the woman in the woods and other north american stories

After my own years in school ended and before my teaching days, I didn’t take much notice of themed months of the year. For instance, did you know that November is National Native American Heritage Month in the United States? I didn’t! Luckily it’s been mentioned in several teaching and book publishing newsletters I subscribe to. What I find helpful is that those newsletters often come with book recommendations or lists included – titles that I can add to the shelf to make my classroom library (or even just personal library!) a little more inclusive and representative of my students and the US as a whole. One book I haven’t seen on any lists but want to make sure you know about is the young adult graphic novel anthology Woman in the Woods and Other North American Stories, edited by Kel McDonald, Kate Ashwin, & Alina Pete. It is the fifth installment in the Cautionary Fables & Fairytales series, and if the others are anything like this slim volume, they are treasures! 


the woman in the woods and other north american stories book cover
Tricksters? Rabbits? Rougarou?

Shapeshifters so frightening you shouldn't speak their name? That's just the start of this collection of folklore from the Indigenous people of North America, retold in comic form.

The fifth volume of the Cautionary Fables and Fairytales graphic anthology series is a thrilling, funny and totally unexpected take on stories spanning North America, with loads of traditional stories from Indigenous Nations such as the Taíno, Navajo, Odawa, and more!

The Woman in the Woods is an excellent collection of Native American legends and stories from across North America. While the title of the series is Cautionary Fables & Fairytales, these are no gory, fright-filled stories. Instead, they read like the sort of tales you’d share around a campfire – a little bit of cultural history, a dash of tall tale, and an uncanny thing that happened to someone you know/one of your ancestors, etc. They range from a creation tale that deals with two spirit and trans identity to a diving encounter with a monstrous octopus on the sea floor of the Puget Sound.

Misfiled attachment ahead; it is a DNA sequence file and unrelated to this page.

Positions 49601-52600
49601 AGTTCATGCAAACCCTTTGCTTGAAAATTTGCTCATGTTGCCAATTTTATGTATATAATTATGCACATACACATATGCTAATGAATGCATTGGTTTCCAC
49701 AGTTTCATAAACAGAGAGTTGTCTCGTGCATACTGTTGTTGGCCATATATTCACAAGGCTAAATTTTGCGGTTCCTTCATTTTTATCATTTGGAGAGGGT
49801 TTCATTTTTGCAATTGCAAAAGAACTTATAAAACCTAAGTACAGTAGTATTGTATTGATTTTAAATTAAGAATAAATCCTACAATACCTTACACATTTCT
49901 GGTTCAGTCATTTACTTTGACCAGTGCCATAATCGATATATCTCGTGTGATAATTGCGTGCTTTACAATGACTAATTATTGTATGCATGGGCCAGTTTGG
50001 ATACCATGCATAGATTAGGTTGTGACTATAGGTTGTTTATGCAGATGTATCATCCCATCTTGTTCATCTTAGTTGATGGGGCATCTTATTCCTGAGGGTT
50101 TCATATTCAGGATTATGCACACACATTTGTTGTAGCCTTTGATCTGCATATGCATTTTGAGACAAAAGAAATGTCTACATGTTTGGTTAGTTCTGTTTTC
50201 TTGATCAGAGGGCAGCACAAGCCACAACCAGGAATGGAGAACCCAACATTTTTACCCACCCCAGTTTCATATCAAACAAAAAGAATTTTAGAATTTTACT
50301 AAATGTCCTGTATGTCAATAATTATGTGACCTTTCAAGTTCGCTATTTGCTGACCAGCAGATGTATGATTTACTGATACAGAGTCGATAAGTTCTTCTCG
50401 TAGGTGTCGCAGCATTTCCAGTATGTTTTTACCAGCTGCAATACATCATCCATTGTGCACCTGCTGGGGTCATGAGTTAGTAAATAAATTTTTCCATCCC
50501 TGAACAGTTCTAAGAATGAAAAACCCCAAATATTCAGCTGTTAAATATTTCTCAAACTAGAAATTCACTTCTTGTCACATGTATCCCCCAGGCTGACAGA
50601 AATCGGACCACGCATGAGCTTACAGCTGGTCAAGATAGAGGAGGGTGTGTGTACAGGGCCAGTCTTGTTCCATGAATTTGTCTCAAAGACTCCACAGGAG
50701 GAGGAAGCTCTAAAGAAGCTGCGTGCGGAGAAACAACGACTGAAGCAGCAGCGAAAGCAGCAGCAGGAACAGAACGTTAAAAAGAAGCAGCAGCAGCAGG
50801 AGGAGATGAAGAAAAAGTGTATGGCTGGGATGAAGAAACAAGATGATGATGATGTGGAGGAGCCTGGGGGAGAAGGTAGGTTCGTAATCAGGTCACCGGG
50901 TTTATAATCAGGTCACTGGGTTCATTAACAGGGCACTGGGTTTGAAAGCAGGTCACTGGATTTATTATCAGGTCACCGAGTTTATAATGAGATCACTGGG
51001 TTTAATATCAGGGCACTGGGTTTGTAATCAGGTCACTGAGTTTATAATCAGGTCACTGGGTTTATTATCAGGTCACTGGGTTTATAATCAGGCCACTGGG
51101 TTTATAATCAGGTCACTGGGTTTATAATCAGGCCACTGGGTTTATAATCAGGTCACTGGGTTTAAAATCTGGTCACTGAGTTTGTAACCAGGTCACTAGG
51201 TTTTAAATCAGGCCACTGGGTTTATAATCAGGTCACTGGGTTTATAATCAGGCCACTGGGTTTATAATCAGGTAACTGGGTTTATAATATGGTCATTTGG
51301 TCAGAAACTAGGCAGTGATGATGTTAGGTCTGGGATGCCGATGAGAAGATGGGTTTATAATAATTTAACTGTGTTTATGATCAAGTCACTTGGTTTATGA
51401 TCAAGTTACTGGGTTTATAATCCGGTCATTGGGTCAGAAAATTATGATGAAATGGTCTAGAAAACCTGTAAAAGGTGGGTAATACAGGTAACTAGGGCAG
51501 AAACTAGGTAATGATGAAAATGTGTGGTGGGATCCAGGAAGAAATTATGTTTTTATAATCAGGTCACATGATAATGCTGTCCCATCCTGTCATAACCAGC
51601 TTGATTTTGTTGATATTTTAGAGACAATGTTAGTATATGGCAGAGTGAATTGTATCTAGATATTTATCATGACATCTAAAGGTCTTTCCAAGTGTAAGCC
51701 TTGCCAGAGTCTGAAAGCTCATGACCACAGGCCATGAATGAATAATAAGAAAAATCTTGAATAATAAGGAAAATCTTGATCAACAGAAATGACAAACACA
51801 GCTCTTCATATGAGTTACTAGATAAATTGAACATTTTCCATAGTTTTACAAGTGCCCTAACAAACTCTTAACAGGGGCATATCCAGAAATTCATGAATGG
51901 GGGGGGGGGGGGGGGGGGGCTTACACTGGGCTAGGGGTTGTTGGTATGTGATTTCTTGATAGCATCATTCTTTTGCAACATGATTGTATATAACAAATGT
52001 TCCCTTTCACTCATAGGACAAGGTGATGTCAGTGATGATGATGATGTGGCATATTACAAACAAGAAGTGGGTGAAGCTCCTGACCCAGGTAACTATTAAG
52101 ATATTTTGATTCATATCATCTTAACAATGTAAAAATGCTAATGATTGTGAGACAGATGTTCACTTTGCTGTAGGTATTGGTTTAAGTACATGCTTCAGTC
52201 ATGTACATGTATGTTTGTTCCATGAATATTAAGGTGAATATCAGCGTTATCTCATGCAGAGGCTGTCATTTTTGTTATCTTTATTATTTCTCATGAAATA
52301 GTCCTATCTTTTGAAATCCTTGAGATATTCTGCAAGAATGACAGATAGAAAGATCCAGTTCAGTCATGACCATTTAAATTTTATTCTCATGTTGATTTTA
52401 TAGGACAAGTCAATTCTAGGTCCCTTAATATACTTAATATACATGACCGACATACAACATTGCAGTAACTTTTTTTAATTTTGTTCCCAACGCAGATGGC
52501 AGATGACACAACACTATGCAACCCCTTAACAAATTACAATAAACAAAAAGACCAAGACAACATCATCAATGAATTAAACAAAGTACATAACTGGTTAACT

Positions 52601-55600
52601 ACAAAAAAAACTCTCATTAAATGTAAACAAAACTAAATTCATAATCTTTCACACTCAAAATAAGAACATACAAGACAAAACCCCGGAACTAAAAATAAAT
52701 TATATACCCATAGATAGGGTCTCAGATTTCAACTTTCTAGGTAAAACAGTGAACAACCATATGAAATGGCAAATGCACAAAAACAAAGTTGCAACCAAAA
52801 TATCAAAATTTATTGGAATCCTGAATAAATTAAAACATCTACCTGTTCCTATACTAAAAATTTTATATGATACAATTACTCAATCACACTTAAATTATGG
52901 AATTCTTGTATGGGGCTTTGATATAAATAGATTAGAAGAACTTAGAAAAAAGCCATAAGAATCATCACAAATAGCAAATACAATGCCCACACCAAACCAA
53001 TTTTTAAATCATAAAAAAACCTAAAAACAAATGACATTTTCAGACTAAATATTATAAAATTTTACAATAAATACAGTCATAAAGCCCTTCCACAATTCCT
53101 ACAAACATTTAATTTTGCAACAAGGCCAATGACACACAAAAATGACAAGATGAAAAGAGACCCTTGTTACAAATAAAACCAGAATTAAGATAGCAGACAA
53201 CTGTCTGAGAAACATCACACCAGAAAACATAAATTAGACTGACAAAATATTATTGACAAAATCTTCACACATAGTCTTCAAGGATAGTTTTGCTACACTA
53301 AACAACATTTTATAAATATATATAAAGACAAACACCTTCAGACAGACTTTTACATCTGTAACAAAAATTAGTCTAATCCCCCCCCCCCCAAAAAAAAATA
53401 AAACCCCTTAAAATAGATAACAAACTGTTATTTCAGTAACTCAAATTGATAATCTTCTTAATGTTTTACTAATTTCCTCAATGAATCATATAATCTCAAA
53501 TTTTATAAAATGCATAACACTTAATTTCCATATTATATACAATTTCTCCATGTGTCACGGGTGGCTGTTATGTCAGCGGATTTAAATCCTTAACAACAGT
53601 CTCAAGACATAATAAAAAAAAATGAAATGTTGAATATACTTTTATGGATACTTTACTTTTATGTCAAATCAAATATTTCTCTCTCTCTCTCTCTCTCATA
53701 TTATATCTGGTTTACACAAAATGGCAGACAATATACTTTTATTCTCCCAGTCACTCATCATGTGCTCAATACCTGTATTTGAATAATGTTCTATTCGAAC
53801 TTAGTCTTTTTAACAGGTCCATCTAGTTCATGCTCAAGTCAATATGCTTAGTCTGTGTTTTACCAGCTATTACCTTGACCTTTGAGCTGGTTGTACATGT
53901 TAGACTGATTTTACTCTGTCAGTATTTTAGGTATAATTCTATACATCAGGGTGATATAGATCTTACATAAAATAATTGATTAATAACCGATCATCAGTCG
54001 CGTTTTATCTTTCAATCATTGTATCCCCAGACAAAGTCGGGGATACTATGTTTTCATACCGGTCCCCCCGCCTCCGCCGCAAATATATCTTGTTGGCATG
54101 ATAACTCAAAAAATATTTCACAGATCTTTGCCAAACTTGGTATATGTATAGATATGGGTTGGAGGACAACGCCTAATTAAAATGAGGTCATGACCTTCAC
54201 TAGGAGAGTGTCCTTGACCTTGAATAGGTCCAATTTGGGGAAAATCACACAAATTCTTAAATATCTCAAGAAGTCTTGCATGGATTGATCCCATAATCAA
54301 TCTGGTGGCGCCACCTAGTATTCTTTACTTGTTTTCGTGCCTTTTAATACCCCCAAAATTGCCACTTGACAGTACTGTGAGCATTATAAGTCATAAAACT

While each chapter was written and illustrated by a different duo (and is handed down from/told according to different indigenous peoples and traditions), a universal theme running throughout all of them is acceptance of difference, the other, and the strangeness that is present in the world. A couple of the stories deal with some element of gender nonconformity, and others speak to a diverse understanding of how humans function in society. Some are teaching tales; some merely point to the unexplained and ask the reader to make of it what they will. Some aim to make the reader uncomfortable, or to challenge their disbelief.


The standout comic of the collection is the Métis story The Rougarou by Maija Ambrose Plamondon, illustrated by Milo Applejohn. This story’s length (a bit longer than the others included in the volume), gorgeously detailed line art, and theme of transformation all combine to create an exceptional entry. I will be keeping an eye on Plamondon & Applejohn’s work in the future!


The art throughout the volume is in black and white and styles vary from artist to artist. Several employ strong or thick line work and varying shades of gray and black for a feeling of heaviness and (at times) menace. While the standout is mentioned above, there was no weak link – the writing and art in the volume is strong all the way through.


In all, The Woman in the Woods is a varied anthology in terms of setting, societies, norms, and time periods. It’s an interesting collection, and an important one for libraries large and small!

Recommended for: fans of fables and fairy tales, especially those adapted into graphic novel format, anyone looking to diversify their shelves with more indigenous American literature, and readers ages 10+ who are interested in campfire tales they may not have heard before!

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